Adamson v. City & County of San Francisco et al, No. 4:2016cv04370 - Document 48 (N.D. Cal. 2018)

Court Description: ORDER DENYING DEFENDANTS MOTION TO DISMISS SECOND AMENDED COMPLAINT AND GRANTING IN PART MOTION TO STRIKE CERTAIN ALLEGATIONS by Judge Yvonne Gonzalez Rogers 42 . (ygrlc1S, COURT STAFF) (Filed on 3/23/2018)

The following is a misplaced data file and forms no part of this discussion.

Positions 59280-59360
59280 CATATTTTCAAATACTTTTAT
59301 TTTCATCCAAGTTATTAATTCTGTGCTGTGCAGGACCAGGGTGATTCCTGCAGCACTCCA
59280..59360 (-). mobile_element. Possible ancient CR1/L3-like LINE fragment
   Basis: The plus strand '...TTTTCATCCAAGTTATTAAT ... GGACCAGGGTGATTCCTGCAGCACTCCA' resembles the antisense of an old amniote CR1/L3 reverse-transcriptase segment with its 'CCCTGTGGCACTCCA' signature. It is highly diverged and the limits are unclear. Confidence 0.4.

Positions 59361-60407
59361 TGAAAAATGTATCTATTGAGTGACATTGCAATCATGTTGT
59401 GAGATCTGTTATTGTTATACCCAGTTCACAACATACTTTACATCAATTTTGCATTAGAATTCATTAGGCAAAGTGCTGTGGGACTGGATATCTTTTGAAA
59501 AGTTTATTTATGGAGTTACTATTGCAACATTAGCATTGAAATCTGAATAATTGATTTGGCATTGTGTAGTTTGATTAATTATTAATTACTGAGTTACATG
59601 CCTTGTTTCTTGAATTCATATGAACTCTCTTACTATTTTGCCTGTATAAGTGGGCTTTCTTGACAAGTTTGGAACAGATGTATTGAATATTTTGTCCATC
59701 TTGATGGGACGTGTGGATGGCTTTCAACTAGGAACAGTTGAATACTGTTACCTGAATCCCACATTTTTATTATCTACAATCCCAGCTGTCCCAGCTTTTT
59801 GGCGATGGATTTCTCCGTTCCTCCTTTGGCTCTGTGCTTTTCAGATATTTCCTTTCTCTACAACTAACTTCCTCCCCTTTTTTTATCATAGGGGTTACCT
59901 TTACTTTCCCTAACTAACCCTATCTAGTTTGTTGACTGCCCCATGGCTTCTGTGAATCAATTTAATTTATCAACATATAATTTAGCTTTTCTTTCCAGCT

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Adamson v. City & County of San Francisco et al Doc. 48 1 2 3 4 5 6 UNITED STATES DISTRICT COURT 7 NORTHERN DISTRICT OF CALIFORNIA 8 9 LORENZO ADAMSON, Plaintiff, 10 v. United States District Court Northern District of California 11 12 CITY & COUNTY SAN FRANCISCO, ET AL., Defendants. Case No. 16-cv-04370-YGR ORDER DENYING DEFENDANTS’ MOTION TO DISMISS SECOND AMENDED COMPLAINT AND GRANTING IN PART MOTION TO STRIKE CERTAIN ALLEGATIONS Re: Dkt. No. 42 13 14 Plaintiff Lorenzo Adamson brings this federal civil rights action against Defendants City 15 and County of San Francisco and Gregory Suhr. Defendants previously moved to dismiss 16 plaintiff’s complaint, which alleged a single claim under section 1983. The Court denied the 17 motion on grounds of claim preclusion, but granted the motion, with leave to amend, on the 18 19 20 21 grounds that the claim did not tie the factual allegations to particular Constitutional violations or theories. Plaintiff filed his Second Amended Complaint (“SAC”) on July 28, 2017, alleging claims under 42 U.S.C. section 1983 for: (1) malicious prosecution in violation of his Fourth Amendment rights; (2) retaliatory prosecution in violation of his First Amendment rights; and (3) selective prosecution in violation of his rights to equal protection under the Fourth and Fourteenth 22 Amendments.1 (Dkt. No. 41.) 23 Defendants have filed a motion to dismiss the SAC under Rule 12(b)(6) of the Federal 24 Rules of Civil Procedure for failure to state a claim, as well as to strike certain allegations under 25 26 1 27 28 Plaintiff agrees to dismiss his fourth claim for violation of due process under the Fourth and Fourteenth Amendments. (Oppo. at 4, n. 3.) The Court therefore DISMISSES the fourth cause of action in the SAC and the motion to dismiss this claim is DENIED AS MOOT in light thereof. Dockets.Justia.com 1 Rule 12(f) as “redundant, immaterial, impertinent or scandalous matter.” (Dkt. No. 42.) Having carefully considered the papers submitted2 and the pleadings in this action, and for 2 3 the reasons set forth below, the Court DENIES the Motion to Dismiss the SAC and GRANTS IN 4 PART the motion to strike, finding that the allegations at paragraphs 40 and 66 are properly 5 stricken, but denying the motion as to paragraphs 14-18. 6 I. 7 DISCUSSION A. 8 9 10 United States District Court Northern District of California 11 12 13 14 15 16 17 18 19 First Cause of Action – Violation of Fourth Amendment Rights/ Malicious Prosecution Plaintiff alleges malicious prosecution with respect to both his criminal prosecution and the administrative disciplinary proceedings against him. To establish a malicious prosecution claim under section 1983, plaintiff must allege: (1) the initiation of a prosecution which ended in a termination favorable to plaintiff; (2) lack of probable cause; (3) malice; and (4) that the prosecution was done for the purpose of denying plaintiff’s constitutional rights. See Awabdy v. City of Adelanto, 368 F.3d 1062, 1066 (9th Cir. 2004); Usher v. City of Los Angeles, 828 F.2d 556, 562 (9th Cir. 1987). Defendants argue that Adamson fails to allege lack of probable cause for those proceedings. They further argue that the District Attorney’s decision to prosecute the criminal action means that lack of probable cause could not be alleged in any event. In addition, defendants contend that plaintiff has not alleged facts showing Chief Suhr’s personal involvement in the criminal prosecution, or facts to show favorable termination of his disciplinary matter. 20 In the Fourth Amendment context, the presumption of probable cause based upon the 21 prosecutor’s filing of a criminal complaint is rebuttable if the plaintiff can show that the 22 prosecutor’s judgment has been compromised. Smiddy v. Varney, 665 F.2d 261, 266-68 (9th Cir. 23 1981). “[T]he presumption of prosecutorial independence does not bar a subsequent § 1983 claim 24 against state or local officials who improperly exerted pressure on the prosecutor, knowingly 25 26 27 28 Defendants incorrectly represent the Court’s prior ruling. (Motion at 4:26-27.) In its prior Order, the Court did not take judicial notice of Exhibit A of the Request for Judicial Notice (“RJN”) filed November 30, 2016, but instead expressly denied judicial notice, finding it inappropriate in connection with a pleading motion. (Court’s July 7, 2017 Order, Dkt. No. 40, at 7.) The Court has not considered Exhibit A to the prior RJN in connection with this motion. 2 2 1 provided misinformation to him, concealed exculpatory evidence, or otherwise engaged in 2 wrongful or bad faith conduct that was actively instrumental in causing the initiation of legal 3 proceedings.” Awabdy, 368 F.3d at 1067. Here, plaintiff alleges that defendants “pushed” his 4 2013 criminal prosecution with a neophyte District Attorney, and “create[d] new and different 5 versions of evidence in an effort to convince the District Attorney’s office to file and prosecute a 6 7 8 9 case with no merit against Adamson which otherwise would not have been prosecuted.” (SAC ¶¶ 34, 42.) Adamson further alleges that defendants “manipulated evidence, approved and fostered false statements in the form of reports and narratives, and provided false explanations to circumvent the video.” (Id. ¶ 49.) These allegations are sufficient, if proven, to rebut the presumption that the prosecutor acted with probable cause. 10 United States District Court Northern District of California 11 Defendants also allege that plaintiff failed to allege that Suhr was “actively instrumental” in causing his prosecution. See Awabdy, 368 F.3d at 1067. They contend that the allegations are 12 too conclusory to state a claim against Suhr. Plaintiff alleges that he was “criminally prosecuted at 13 the urging and behest of the SFPD and Suhr” and that the prosecution was “pushed by insiders 14 such as Suhr” with the newly elected District Attorney. (SAC ¶ 34.) He also alleges that his 15 termination was “initiated by Suhr.” (Id. ¶ 35.) He alleges that “Suhr admitted on about October 16 9, 2014, the filing of the civil action led directly to additional charges and allegations in 17 connection with the effort by San Francisco to terminate Adamson.” (Id. ¶ 38.) He further alleges, 18 on information and belief, that “SFPD, with Suhr’s knowledge or direct involvement . . . pushed 19 the criminal prosecution against Adamson,” and the case was filed at his urging. (Id. ¶¶ 42, 48.) 20 These allegations are sufficient to allege that Suhr was actively instrumental in causing plaintiff’s 21 prosecution. 22 23 24 25 26 Finally, defendants contend that plaintiff cannot allege the favorable termination element of the malicious prosecution claim with respect to the administrative disciplinary proceedings because he concedes that he was suspended for 45 days. An individual seeking to bring a malicious prosecution claim must establish that the prior proceedings terminated in such a manner as to indicate his innocence. Awabdy v. City of Adelanto, 368 F.3d 1062, 1068 (9th Cir. 2004). Plaintiff plainly alleges that the termination of the criminal proceedings was favorable, since 27 plaintiff was acquitted, and his remaining claims were dismissed. (SAC ¶ 48.) The allegations of 28 3 1 the first cause of action make reference only to the criminal prosecution. (Id. ¶¶ 45-50.) Thus, the 2 Court does not view the administrative proceedings, and whether their termination was favorable, 3 to be a part of this claim. 4 5 6 7 8 9 B. Second Cause of Action -- Violation of First Amendment Rights For a claim of retaliatory prosecution in violation of the First Amendment, while a plaintiff must show allege a prosecution without probable cause, there is no requirement that plaintiff rebut a presumption arising from a prosecutor’s decision to proceed. “Instead, a showing of a ‘retaliatory motive on the part of an official urging prosecution combined with an absence of probable cause supporting the prosecutor’s decision’ will suffice . . . .” Beck v. City of Upland, 527 F.3d 853, 865 (9th Cir. 2008) (quoting Hartman v. Moore, 547 U.S. 250, 265 (2006)). 10 United States District Court Northern District of California 11 12 13 As with the first cause of action, the plaintiff has alleged facts sufficient to state that the criminal case was pursued without probable cause. Plaintiff also states a lack of probable cause for the administrative termination proceedings, which he alleges were brought as retaliation for the press conference and the filing of his civil suit for false arrest and excessive force. Plaintiff 14 alleges that the termination, “by Suhr’s admission on about October 9, 2014, [was] fostered and 15 expanded by the filing of the civil action (which led directly to additional charges and 16 allegations).” (Id. ¶ 56.) 17 Defendants argue that plaintiff has not alleged sufficiently the causal link between his First 18 Amendment protected activity (the press conference and his civil suit) and defendants’ initiation 19 of a criminal prosecution and administrative disciplinary charges. The Court disagrees. Plaintiff 20 alleges that the traffic stop and arrest occurred in May 2013 and the press conference occurred 21 approximately one month later on June 4, 2013. Based on the allegations of the SAC, the criminal 22 prosecution was initiated sometime within the next four to five months in 2013. (Id. ¶ 34.) 23 24 25 26 Adamson I was filed on November 12, 2013, while the criminal charges were pending. These allegations of temporal proximity support the claim that defendants’ reasons for their actions are a pretext for retaliatory motivation. See Arizona Students' Ass'n v. Arizona Bd. of Regents, 824 F.3d 858, 870 (9th Cir. 2016) (“plaintiff may rely on evidence of temporal proximity between the protected activity and alleged retaliatory conduct to demonstrate that the defendant's purported 27 reasons for its conduct are pretextual or false”). Moreover, plaintiff alleges that Suhr admitted that 28 4 1 plaintiff’s filing of his civil suit led directly to additional charges and allegations against him in 2 the criminal and administrative proceedings. (Id. ¶ 49.) 3 4 5 6 7 C. Third Cause of Action – Violation of Equal Protection (Fourth and Fourteenth Amendments)/Selective Prosecution A claim of selective prosecution is sufficiently alleged where the plaintiff sets forth facts to establish that the prosecutor decided to enforce the law “on the basis of an impermissible ground such as race, religion or exercise of . . . constitutional rights.” Lacey v. Maricopa Cty., 693 F.3d 896, 922 (9th Cir. 2012) (citing United States v. Kidder, 869 F.2d 1328, 1336 (9th Cir. 1989)). A 8 claimant must demonstrate that the prosecution “had a discriminatory effect and that it was 9 motivated by a discriminatory purpose.” United States v. Armstrong, 517 U.S. 456, 465 (1996) 10 (quoting Wayte v. United States, 470 U.S. 598, 608 (1985)). There is a presumption of regularity United States District Court Northern District of California 11 in prosecutorial decisions such that plaintiffs alleging selective prosecution must present “clear 12 evidence” that the decision to prosecute was based on an unjustifiable standard such as race, 13 religion, or other arbitrary classification to overcome that presumption. Id. at 464-65. “A 14 claimant can demonstrate discriminatory effect by naming a similarly situated individual who was 15 not investigated or through the use of statistical or other evidence.” Farm Labor Org. Comm. v. 16 Ohio State Highway Patrol, 308 F.3d 523, 534 (6th Cir. 2002). 17 Plaintiff contends that this action concerns two selective prosecutions: the criminal case 18 against him that ended in acquittal on August 8, 2014; and the disciplinary case that ended June 1, 19 2016. He alleges that he was subjected to selective prosecution and discipline because he is 20 21 22 23 24 African-American, and that other officers who engaged in similar or worse conduct were not prosecuted criminally or disciplinarily. He alleges that he was disciplined for having tinted windows or a missing license plate on his personal vehicle, while “for the past five-ten years officers’ private vehicles are parked at or near stations, including Bayview . . . [and s]everal of said vehicles at each station have tinted windows and/or are missing license plates,” yet none of those officers were subjected to discipline, criminal sanctions, or even citations. (SAC ¶ 65.) He 25 26 27 alleges that white officers falsified evidence and reports but faced no repercussions, while he was accused of lying and falsifying statements which resulted in criminal prosecution and disciplinary action to terminate him. (Id. ¶ 67.) Adamson alleges the three officers who engaged in unlawful 28 5 1 conduct in connection with his arrest, and far worse crimes, are all white and were not prosecuted. 2 (Id. ¶ 63.) He alleges that the white officers who came forward in the administrative action 3 recounted many transgressions by Adamson, but admitted that they never reported those issues. 4 (Id. ¶ 65.) Failure to report violations would have been a basis for discipline under “General 5 Orders and California law,” yet the white officers were never disciplined. (Id. ¶ 65.) He further 6 7 8 alleged that a white officer involved in a violent road rage incident was not prosecuted or disciplined. (Id. ¶ 64.) Plaintiff’s allegations are sufficient, at the pleading stage, to state a claim that he was treated differently than similarly situated white police officers, i.e. officers who engaged in 9 conduct similar to that alleged against him. Defendants offer no authority to support their 10 United States District Court Northern District of California 11 12 13 suggestion that “similarly situated” requires a higher degree of identity between the conduct resulting in plaintiff’s prosecution and the conduct in which other police officers are alleged to have engaged. Cf. Freeman v. City of Santa Ana, 68 F.3d 1180, 1187 (9th Cir. 1995), as amended on denial of reh'g and reh'g en banc (Dec. 29, 1995) (for purposes of equal protection claim 14 regarding denial of bar’s application for dance permit, similarly situated bars would be those 15 having the same kind of bar license, rather than comparing all “non-Mexican immigrant bars”).3 16 D. 17 Defendants argue that the City should be dismissed because plaintiff has not alleged that it 18 has a pattern, practice, or policy of maliciously prosecuting police officers without probable cause. 19 Plaintiff contends that Suhr’s conduct constitutes official policy and can be attributed to the City Monell Claim Against the City 20 21 22 23 24 25 26 27 28 3 On reply, for the first time, defendants argue that Suhr should not be held liable personally for the actions of his subordinates because there are no allegations of his personal participation. (Reply at 5:17-21.) Even if the Court were to consider this late-presented argument, it is without merit. The SAC has alleged Suhr’s personal involvement in the alleged violations. Moreover, supervisor liability can be established through a variety of means, not just personal participation – for example, if the individual supervisor directed the alleged constitutional violations; knew of the violations and failed to act to prevent them; set in motion a series of acts by others; knowingly refused to terminate a series of acts by others that the supervisor knew or reasonably should have known would cause others to inflict a constitutional injury; or knew and acquiesced in the unconstitutional conduct of subordinates. See Maxwell v. County of San Diego, 708 F.3d 1075, 1086 (9th Cir. 2013); Starr v. Baca, 652 F.3d 1202, 1207 (9th Cir. 2011); Larez v. City of Los Angeles, 946 F.2d 630 (9th Cir. 1991). 6 1 for purposes of Monell liability. Monell v. Dep't of Soc. Servs. of New York, 436 U.S. 658, 691–94 2 (1978) (municipality liable for violation of constitutional rights if officer’s conduct is directly 3 attributable to municipality’s policy or custom). The Supreme Court has held that a single 4 decision by an official with policymaking authority can constitute official policy. Pembaur v. City 5 6 7 8 of Cincinnati, 475 U.S. 469, 470 (1986). Defendants agree with this characterization of the controlling authority, but contend that plaintiff has not alleged facts showing that Suhr is a final policy making authority for either criminal prosecution or disciplinary matters. Defendants contend the District Attorney makes final decisions regarding criminal prosecutions, and the San Francisco Police Commission makes final decisions regarding discipline. 9 10 United States District Court Northern District of California 11 12 13 “[A] local government may be held liable under § 1983 when ‘the individual who committed the constitutional tort was an official with final policy-making authority’ or such an official ‘ratified a subordinate’s unconstitutional decision or action and the basis for it.’” Clouthier v. Cnty. of Contra Costa, 591 F.3d 1232, 1250 (9th Cir. 2010) (quoting Gillette v. Delmore, 979 F.2d 1342, 1346–47 (9th Cir. 1992)); see also Gravelet-Blondin v. Shelton, 728 F.3d 1086, 1097 14 (9th Cir. 2013) (same). Municipal liability attaches when “a deliberate choice to follow a course 15 of action is made from among various alternatives by the official or officials responsible for 16 establishing final policy with respect to the subject matter in question.” Pembaur, 475 U.S. 469, 17 483; see also Fogel v. Collins, 531 F.3d 824, 834 (9th Cir. 2008) (same). 18 Here, Adamson, a San Francisco police officer, alleges that he was criminally prosecuted 19 and subject to employee discipline arising from an incident in which other San Francisco officers 20 forcibly restrained him in the course of a traffic stop made while Adamson was off-duty. 21 Adamson contends that Suhr, the Chief of Police, personally participated in demanding the 22 criminal prosecution against him, as well instituting termination proceedings. (SAC ¶¶ 34, 35, 42, 23 48.) He alleges that Suhr was the chief policymaker for SFPD at the time, and that “Suhr created, 24 25 26 ratified, and/or adopted a prosecutorial policy with a discriminatory effect motivated by discriminatory purposes.” (Id. ¶¶ 53, 68.) He also alleges that Suhr exercised official authority and set official policy for the San Francisco Police Department at the time of the alleged prosecution and disciplinary proceedings against plaintiff. (Id. ¶¶ 7, 45, 53, 62.) In the context of 27 the factual allegations set forth in the SAC, plaintiff has stated a basis for Monell liability against 28 7 1 the City, based on Suhr’s actions, sufficiently.4 Cf. Pembaur, 475 U.S. at 483 (under the 2 circumstances presented, a county prosecutor was acting as final decisionmaker for the County 3 when he ordered deputy sheriffs to enter a clinic with arrest warrants, despite the contention that 4 only the County Sheriff had authority to make such an order). 5 6 7 8 E. Motion to Strike Allegations Defendants seek to strike seek to strike paragraphs 14-18, 40, and 66 pursuant to Rule 12(f). The allegations in these paragraphs discuss a well-publicized situation at the San Francisco Police Department in 2011 and 2012, while Suhr was the Chief, in which mostly white officers sent text messages containing racist, homophobic, and transphobic slurs. (SAC ¶¶ 14-17.) 9 Plaintiff alleges that Suhr was aware of these texts, but delayed or avoided taking disciplinary 10 action against the officers, and in fact promoted those officers. (Id.) The SAC also alleges that United States District Court Northern District of California 11 Suhr enjoyed the support of the police officers’ union and the Mayor’s Office, which “allowed to 12 thrive an environment that was both racist and retaliatory.” (Id. ¶ 18.) These allegations are not 13 so “redundant, immaterial, impertinent or scandalous” to warrant striking and are relevant context 14 for plaintiff’s claims of discrimination and retaliation. 15 With respect to the allegations in paragraphs 40 and 66, the Court agrees that these 16 allegations—concerning Suhr’s handling of various scandals and protests, both before and after he 17 was made Chief—are too tangential to plaintiff’s claims and cross the line into “impertinent and 18 scandalous” material.5 19 // 20 // 21 22 23 24 25 26 27 28 4 The Court notes that defendants cited, for the first time on reply, portions of the San Francisco City Charter that they contend would show Suhr is not a policymaker for purposes of disciplinary decisions. No request for judicial notice was made as to the referenced provisions of the charter in effect at the time. The Court cannot decide, as a matter of law, that the allegations of the SAC are incorrect, or that the facts alleged here would not establish Surh’s policymaking authority for purposes of Monell. 5 Should plaintiff establish good cause for discovery into any of these areas, they may nevertheless be within the proper scope of discovery. For instance, plaintiff contends that paragraph 40E, alleging retaliatory termination of an attorney because of his recommendation that Suhr be fired for his handling a domestic violence incident, supports the contention that Suhr was motivated to retaliate against Adamson. 8 1 2 II. CONCLUSION Based on the foregoing, the Motion to Dismiss the first, second, and third causes of action 3 in the SAC is DENIED. The motion to dismiss the fourth cause of action is DENIED AS MOOT in 4 light of plaintiff’s voluntary dismissal of this claim. The motion to strike certain allegations is 5 6 7 8 9 10 GRANTED IN PART as to paragraphs 40 and 66, and DENIED IN PART as to paragraphs 14 to 18. This terminates Docket No. 42. IT IS SO ORDERED. Dated: March 23, 2018 ______________________________________ YVONNE GONZALEZ ROGERS UNITED STATES DISTRICT COURT JUDGE United States District Court Northern District of California 11 12 13 14 15 16 17 18 19 20 21 22 23 24 25 26 27 28 9